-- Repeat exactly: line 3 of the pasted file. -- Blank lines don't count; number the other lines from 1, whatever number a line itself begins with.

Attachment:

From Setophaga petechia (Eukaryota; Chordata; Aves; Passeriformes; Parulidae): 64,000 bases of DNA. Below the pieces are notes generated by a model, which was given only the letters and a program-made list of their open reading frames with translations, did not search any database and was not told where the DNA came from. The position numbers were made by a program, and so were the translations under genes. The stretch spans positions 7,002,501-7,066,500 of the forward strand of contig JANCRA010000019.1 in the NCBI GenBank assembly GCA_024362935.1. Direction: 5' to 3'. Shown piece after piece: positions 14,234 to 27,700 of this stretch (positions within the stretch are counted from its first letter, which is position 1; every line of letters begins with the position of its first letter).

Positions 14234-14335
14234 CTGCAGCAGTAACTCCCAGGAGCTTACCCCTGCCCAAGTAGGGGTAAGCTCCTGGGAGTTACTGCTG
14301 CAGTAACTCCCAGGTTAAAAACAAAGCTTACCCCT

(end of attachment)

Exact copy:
14234 CTGCAGCAGTAACTCCCAGGAGCTTACCCCTGCCCAAGTAGGGGTAAGCTCCTGGGAGTTACTGCTG